About one in 10 Americans haven’t gotten their second scheduled dose of COVID-19 vaccine, and while that worries epidemiologists, the follow-through is far better than other adult two-dose vaccines. According to recent data from the Centers for Disease Control and Prevention, about 92% of people who got the Pfizer-BioNTech or Moderna COVID-19 vaccine made it back for their second shot. Experts noted such completion numbers for the two-dose regime of the most widely used vaccines against the coronavirus are a cause for celebration.
“With the largest mass vaccination program in historical past, 92% of individuals coming again for his or her second shot is a large victory,” said Dr. Monica Gandhi, an infectious disease specialist at the University of California, San Francisco.
– Elizabeth Weise
COVID-vaccine maker Moderna introduced early Thursday that it’s going to make as many as 1 billion doses of its pictures this yr and as much as 3 billion subsequent yr. Most of subsequent yr’s doses will go towards vaccinating young children and for booster shots, which are likely to be needed as immunity wanes with time and in the face of new variants. Three COVID-19 vaccines are authorized for use in the United States, including Moderna’s, one based on similar mRNA technology made by Pfizer and its partner BioNTech and a single-dose shot by Johnson & Johnson.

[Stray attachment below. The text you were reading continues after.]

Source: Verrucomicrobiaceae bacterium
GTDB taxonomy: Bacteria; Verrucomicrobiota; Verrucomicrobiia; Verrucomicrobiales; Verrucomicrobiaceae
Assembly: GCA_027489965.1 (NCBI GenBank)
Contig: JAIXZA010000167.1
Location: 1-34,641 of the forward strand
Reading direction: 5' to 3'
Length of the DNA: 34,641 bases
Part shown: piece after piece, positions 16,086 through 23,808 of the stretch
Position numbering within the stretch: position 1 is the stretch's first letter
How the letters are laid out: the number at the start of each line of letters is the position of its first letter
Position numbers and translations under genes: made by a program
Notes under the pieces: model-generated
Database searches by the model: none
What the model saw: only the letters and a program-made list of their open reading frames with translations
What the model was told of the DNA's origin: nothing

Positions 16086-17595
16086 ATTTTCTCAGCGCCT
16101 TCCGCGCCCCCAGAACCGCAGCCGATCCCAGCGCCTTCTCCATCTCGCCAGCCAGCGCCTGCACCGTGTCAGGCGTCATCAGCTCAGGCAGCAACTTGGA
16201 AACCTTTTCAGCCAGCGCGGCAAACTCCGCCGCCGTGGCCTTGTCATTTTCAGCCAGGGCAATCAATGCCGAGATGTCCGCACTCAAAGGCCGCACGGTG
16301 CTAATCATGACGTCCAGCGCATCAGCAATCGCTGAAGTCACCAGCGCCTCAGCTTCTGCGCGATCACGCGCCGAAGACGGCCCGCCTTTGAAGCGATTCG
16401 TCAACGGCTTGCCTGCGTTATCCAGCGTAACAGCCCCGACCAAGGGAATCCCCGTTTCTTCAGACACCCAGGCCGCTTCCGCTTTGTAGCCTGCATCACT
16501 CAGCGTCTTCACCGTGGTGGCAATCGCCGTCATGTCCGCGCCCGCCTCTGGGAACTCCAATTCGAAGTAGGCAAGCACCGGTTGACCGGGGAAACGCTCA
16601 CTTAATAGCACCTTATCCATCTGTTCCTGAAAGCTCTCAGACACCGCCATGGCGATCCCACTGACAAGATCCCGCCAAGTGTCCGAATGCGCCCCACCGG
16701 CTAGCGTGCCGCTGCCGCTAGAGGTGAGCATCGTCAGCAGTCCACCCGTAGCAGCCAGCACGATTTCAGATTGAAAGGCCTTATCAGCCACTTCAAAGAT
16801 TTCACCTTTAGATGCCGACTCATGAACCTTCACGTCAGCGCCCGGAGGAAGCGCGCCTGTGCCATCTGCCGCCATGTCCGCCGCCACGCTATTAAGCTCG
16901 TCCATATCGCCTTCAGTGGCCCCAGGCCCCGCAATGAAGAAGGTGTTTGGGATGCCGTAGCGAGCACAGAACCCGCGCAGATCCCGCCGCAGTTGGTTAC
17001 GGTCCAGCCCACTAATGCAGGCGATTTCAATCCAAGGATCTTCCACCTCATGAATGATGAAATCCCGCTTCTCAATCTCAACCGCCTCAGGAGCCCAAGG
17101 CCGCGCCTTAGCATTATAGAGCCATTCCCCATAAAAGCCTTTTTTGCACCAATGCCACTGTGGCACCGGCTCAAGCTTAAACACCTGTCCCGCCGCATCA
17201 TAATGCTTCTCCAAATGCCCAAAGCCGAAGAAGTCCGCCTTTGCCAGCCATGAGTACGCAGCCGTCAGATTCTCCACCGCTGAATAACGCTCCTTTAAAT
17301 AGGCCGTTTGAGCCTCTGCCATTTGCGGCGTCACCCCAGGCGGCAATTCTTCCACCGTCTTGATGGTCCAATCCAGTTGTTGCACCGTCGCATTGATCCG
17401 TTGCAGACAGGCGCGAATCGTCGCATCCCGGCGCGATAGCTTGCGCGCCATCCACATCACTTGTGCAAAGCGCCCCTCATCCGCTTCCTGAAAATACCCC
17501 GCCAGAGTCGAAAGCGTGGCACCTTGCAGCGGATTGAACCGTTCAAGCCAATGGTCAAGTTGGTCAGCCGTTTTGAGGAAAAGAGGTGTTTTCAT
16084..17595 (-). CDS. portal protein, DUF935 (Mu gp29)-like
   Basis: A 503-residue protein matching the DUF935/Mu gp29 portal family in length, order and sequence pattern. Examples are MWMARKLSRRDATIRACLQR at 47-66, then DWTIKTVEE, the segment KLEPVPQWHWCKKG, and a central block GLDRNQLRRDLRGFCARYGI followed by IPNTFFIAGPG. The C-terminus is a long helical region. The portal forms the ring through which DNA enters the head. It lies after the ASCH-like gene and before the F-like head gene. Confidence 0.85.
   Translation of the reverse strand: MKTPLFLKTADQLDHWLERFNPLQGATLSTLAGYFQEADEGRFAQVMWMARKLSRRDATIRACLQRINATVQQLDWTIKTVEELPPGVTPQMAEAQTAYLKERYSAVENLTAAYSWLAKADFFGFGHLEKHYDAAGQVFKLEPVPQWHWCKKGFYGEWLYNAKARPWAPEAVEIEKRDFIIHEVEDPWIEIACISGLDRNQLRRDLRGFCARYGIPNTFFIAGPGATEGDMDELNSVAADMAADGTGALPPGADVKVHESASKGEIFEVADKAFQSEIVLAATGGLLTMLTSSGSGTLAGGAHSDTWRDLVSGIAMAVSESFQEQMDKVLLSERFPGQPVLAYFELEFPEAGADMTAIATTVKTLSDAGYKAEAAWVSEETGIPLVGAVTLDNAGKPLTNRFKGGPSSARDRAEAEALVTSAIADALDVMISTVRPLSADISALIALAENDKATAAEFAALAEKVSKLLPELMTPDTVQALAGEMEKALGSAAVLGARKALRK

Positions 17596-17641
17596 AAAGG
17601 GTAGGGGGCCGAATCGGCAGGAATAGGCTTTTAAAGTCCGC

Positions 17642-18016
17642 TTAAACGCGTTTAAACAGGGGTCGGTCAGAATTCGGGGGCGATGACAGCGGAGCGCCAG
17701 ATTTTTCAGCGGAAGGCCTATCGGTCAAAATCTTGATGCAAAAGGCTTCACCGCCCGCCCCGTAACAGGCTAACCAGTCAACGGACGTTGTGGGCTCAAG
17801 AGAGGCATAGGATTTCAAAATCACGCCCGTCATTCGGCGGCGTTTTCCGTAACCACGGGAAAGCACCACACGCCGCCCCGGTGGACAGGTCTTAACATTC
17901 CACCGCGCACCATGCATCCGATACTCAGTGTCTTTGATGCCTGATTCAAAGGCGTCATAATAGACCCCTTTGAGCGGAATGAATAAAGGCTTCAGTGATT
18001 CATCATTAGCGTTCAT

“As we follow the rapid spread of SARS-CoV-2 variants of concern, we believe that there will continue to be a significant need for our mRNA COVID-19 vaccine and our variant booster candidates into 2022 and 2023,” Moderna CEO Stéphane Bancel said in a prepared statement.
– Karen Weintraub
The first of several emergency relief shipments to India was scheduled to arrive in New Delhi on Thursday from Travis Air Force Base in California. The shipment includes 440 oxygen cylinders and regulators donated by the state of California, 960,000 Rapid Diagnostic Tests and 100,000 N95 masks to protect India’s front-line health care heroes, U.S. Aid for International Development said. USAID said it has already provided over $23 million in assistance since the start of the pandemic, directly reaching nearly 10 million Indians.
India’s coronavirus problem continues to worsen: 379,308 cases and 3,645 deaths reported on Wednesday alone, Johns Hopkins University data shows. The death toll has doubled in just the last 10 days. Cases have doubled in the last 15 days. India accounted for 42% of the world’s cases on Wednesday, and the share continues to increase quickly.
– Mike Stucka